History of fractions
Before studying this lesson about history of fractions, I recomment that you become familiar with
egyptian numeration system
An extensive treatment of fractions appeared around 1600 B.C. in the Rhind Papyrus, which contained the work of Egyptians
mathematicians.
The Egyptians did not expresse fractions as ratios such as 2:5 or 2/5.
They expressed ratios in unit fractions. What are unit fractions?
A unit fraction is a fraction that has a numerator of 1 and the denominator is a positive integer
For example, 1/2, 1/5, and 1/5 are unit fractions.
The Egyptians would then write 2/5 as 1/3 + 1/15
Of course, the Egyptians used their symbols to represent this fraction.
1/3 + 1/15 would be represented as shown below:
Notice that all we care about is the man's feet. Feet pointing toward the direction of writing means add. Otherwise, it means subtract
In this case, it is pointing towards the direction of writing
Notice also that there is a shape that looks like an open mouth (the ellipse). It refers to a fraction
The way we represent fractions today probably came from the Hindus.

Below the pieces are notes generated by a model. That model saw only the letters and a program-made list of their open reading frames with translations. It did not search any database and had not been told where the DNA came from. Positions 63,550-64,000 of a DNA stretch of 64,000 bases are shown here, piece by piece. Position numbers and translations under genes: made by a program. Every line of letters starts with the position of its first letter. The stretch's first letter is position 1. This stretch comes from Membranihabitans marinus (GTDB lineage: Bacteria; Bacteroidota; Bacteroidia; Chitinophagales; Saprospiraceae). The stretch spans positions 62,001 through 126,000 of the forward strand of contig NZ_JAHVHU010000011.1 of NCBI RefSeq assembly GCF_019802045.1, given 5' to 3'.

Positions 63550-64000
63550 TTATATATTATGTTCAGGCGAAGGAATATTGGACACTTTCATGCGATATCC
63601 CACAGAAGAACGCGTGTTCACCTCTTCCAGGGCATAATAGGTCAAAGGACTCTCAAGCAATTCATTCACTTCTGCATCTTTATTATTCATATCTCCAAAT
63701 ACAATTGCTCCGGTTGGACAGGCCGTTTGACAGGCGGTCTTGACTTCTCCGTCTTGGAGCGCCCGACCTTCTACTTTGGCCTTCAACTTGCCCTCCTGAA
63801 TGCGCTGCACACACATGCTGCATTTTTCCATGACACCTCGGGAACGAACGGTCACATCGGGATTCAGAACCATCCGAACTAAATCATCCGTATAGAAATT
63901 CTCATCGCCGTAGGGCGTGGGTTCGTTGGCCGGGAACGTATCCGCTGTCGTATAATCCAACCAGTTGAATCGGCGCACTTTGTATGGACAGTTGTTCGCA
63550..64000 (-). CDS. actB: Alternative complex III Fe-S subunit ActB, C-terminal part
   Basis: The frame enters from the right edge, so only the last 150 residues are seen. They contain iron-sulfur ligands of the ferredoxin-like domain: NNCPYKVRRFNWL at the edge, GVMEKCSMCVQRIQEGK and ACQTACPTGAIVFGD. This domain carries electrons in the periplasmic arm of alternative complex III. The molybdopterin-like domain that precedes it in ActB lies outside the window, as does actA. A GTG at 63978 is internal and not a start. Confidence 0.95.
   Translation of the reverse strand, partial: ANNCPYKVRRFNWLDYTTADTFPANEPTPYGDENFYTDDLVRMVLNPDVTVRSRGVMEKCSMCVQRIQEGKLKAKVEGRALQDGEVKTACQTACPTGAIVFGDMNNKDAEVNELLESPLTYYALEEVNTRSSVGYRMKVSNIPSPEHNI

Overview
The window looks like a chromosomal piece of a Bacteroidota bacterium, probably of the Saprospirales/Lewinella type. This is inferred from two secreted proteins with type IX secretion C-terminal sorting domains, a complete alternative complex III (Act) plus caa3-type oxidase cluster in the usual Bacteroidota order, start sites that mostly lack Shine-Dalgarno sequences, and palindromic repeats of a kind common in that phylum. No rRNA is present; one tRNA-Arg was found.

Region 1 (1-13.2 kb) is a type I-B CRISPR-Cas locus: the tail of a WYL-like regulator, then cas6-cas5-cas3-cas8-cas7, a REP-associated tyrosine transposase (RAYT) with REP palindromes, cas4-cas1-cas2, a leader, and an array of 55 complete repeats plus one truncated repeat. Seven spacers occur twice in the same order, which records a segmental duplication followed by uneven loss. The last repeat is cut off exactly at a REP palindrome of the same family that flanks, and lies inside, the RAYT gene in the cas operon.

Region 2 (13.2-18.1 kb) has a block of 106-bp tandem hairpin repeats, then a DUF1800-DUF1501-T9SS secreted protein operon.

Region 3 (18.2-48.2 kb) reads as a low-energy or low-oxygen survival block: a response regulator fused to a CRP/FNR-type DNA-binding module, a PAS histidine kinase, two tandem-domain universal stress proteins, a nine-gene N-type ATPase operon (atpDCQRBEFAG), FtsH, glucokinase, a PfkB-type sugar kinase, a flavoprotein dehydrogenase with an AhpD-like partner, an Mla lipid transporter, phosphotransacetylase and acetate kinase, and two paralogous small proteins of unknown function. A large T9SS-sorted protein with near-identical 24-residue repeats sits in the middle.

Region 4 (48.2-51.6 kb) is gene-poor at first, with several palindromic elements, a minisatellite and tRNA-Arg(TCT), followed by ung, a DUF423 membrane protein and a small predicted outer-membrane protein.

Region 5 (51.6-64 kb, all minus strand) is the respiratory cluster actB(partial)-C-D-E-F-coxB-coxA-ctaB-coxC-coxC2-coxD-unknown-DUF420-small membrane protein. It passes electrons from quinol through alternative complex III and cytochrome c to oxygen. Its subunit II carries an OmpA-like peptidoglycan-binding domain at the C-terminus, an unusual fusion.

Around A.D. 630, Brahmagupta would write the fraction twofourths without the bar as
Then, the arabs came up with the bar. However, the notation 2/4 was mostly used due to typesetting constraints
The notion of numerator and denominator came from latin writers. Up to the sixteenth centuty, the common denominator was found by multiplying the denominators
In the seventh century, the least common multiple was used extensively when adding and subtracting fractions
Multiplication of fractions as we know it today stayed the same for centuries
Division of fractions however, was carried out in a way that is completely different to the way we perform this operation today
The first way was to look for a common denominator
4/2 ÷ 2/3 = 12/6 ÷ 4/6 = 12/4 = 3
The first way was to perform crossmultiplication
4 × 3 = 12 and 2 × 2 = 4, so 12/4 = 3
This concludes our brief history of fractions
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Mar 24, 17 09:43 AM
A printable first grade math test that can readily be printed and taken to find out how well you or your kids know very basic concepts of math.
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